It’s legal for Waterloo, Ont., police to beard criminals

Court upholds arbitrator’s ruling on cops’ facial hair

The Ontario Superior Court has upheld an arbitrator’s ruling that police officers in Waterloo Region, Ont., can wear beards on the job.

A bylaw of the Waterloo Regional Police Services Board permitted beards only if the Chief of Police gave permission to certain plainclothes officers, officers whose religion required them to wear beards, or officers who had a medical need to grow facial hair.

In 1998, Constable Matthew Jeary arrived at his job with the Waterloo police wearing several days’ growth of beard. After he ignored three orders to shave, a hearing officer found him guilty of three counts of workplace insubordination.

His police association grieved, but not concerning the discipline imposed. They objected specifically to the no-beards policy, as applied generally to all police officers.

Arbitrator Paula Knopf ruled that the policy was unreasonable. The board, Knopf wrote, “has not demonstrated that there is any legitimate rationale for such a broad prohibition.

“A beard policy which makes allowance for health and safety, religious, medical and investigative purposes would be legitimate and reasonable. Further, a policy which regulated the appearance and maintenance of beards would also be reasonable.

“But an absolute prohibition against wearing beards when no objective rationale has been demonstrated for such a policy leads to the inevitable conclusion that the policy is unreasonable because it subjects an employee to disciplinary sanctions while it imposes significantly upon their individual rights.”

An important consideration in Knopf’s decision was that 93.56 per cent of Ontario police officers were already permitted to wear beards.

And Knopf specifically noted that the board could legitimately insist that beards be neat and not interfere with the use of equipment (such as gas masks) and with other health-and-safety concerns.

On judicial review by the court, the board argued that Knopf lacked jurisdiction to hear the grievance: It arose from enforcement of the bylaw, the board said, not from an interpretation of the collective agreement.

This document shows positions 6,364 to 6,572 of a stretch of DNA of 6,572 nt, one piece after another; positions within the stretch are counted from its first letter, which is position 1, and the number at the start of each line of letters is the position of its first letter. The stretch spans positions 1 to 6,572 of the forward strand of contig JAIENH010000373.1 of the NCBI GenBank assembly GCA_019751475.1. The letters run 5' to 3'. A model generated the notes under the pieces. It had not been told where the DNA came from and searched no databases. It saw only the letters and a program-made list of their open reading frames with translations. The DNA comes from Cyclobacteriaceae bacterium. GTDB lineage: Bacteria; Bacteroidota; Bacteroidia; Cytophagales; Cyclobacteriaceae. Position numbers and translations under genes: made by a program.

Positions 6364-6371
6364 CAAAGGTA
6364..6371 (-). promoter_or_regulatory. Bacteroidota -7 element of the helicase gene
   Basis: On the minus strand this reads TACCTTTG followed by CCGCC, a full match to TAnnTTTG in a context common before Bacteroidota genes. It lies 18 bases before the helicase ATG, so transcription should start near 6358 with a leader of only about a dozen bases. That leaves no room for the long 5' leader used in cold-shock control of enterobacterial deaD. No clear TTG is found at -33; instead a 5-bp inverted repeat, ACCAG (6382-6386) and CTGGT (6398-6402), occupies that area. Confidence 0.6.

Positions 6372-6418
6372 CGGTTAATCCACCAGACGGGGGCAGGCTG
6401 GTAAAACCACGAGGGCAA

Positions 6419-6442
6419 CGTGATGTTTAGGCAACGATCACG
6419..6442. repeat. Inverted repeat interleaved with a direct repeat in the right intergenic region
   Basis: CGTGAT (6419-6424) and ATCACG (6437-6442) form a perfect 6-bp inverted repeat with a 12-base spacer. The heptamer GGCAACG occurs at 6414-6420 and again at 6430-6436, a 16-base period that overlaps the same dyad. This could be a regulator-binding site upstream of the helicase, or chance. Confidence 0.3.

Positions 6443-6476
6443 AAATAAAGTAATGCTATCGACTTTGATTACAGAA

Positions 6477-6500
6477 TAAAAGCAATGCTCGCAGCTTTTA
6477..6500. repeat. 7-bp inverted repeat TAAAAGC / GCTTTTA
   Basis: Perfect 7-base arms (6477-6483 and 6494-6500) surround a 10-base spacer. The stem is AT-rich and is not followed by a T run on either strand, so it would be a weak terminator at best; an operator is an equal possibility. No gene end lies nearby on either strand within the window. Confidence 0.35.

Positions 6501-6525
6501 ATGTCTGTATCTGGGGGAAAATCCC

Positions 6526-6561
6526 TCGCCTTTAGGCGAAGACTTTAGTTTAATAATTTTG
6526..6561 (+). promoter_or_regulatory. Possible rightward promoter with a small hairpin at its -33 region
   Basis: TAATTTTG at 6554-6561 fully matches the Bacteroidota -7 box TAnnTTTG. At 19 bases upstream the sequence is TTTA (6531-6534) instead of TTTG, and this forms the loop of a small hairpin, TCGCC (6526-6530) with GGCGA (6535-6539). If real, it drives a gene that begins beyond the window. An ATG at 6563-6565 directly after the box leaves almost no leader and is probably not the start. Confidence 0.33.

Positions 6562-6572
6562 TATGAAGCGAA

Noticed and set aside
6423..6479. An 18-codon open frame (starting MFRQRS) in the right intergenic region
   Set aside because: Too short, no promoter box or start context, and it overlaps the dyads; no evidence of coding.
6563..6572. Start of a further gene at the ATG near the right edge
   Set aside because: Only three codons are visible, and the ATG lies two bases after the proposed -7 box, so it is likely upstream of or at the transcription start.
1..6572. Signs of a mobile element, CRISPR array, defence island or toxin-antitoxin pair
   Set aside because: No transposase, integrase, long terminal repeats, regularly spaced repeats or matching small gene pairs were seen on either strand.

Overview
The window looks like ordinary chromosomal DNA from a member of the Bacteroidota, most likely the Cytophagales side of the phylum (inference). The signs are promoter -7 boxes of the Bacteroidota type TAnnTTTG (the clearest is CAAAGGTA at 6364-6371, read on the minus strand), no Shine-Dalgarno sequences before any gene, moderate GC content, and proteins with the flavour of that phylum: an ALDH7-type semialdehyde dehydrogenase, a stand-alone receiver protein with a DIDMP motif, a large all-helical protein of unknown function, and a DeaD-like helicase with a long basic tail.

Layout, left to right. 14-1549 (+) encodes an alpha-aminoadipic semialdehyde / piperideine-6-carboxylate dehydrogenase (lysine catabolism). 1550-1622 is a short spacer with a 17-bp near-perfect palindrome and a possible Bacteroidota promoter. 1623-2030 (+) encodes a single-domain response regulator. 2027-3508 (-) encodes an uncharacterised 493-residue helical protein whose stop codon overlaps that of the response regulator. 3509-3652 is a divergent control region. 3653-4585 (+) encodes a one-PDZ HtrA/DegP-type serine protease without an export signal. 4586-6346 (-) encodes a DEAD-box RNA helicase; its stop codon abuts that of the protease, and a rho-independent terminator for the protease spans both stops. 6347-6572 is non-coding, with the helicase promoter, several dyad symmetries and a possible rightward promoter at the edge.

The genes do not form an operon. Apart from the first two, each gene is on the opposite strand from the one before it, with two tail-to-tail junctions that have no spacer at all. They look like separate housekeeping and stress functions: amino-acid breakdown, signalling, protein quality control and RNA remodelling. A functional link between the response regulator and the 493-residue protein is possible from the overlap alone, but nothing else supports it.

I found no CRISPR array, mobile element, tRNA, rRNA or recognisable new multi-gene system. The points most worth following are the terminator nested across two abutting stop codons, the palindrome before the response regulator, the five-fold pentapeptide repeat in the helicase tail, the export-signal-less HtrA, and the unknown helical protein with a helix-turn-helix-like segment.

As well, the board claimed, the dispute was a disciplinary matter, over which the police chief had jurisdiction.

But the court looked to the collective agreement and its provision that employees could grieve if they felt they had experienced unreasonable discipline. This gave Knopf jurisdiction over the no-beards policy.

As well, the court has pointed out that in this case the police association complained about the reasonableness of the policy, not about the discipline, which was following a separate appeal route.

“No individual officer was a party to the grievance. The resolution of the grievance had no disciplinary consequences for any particular officer.”

The court thought it preferable, in any case, to promote an “obey now, grieve later” policy, rather than oblige an officer to disobey such a policy before being permitted an adjudication on its propriety.

The latter would only make the workplace a more contentious environment, the court notes.

As well, “it cannot be,” the court has held, “that an association would have no remedy for a breach of the collective agreement involving working conditions, absent disobedience by an officer.”

An officer could still be disciplined for the alleged violation of an order, the court points out, even if an arbitrator was considering a grievance concerning the policy behind the order.

The disciplinary body (the Ontario Civilian Commission on Police Services) “deals only with the misconduct of the individual officer,” the court points out, in proceedings that are “ill-suited to resolve more general policy issues arising out of the collective agreement.”

For more information:

Re Waterloo (Regional Municipality) Police Services Board and W.R.P.A., Ont. Sup. Ct., Court File No. 12/2000, June 15/00.

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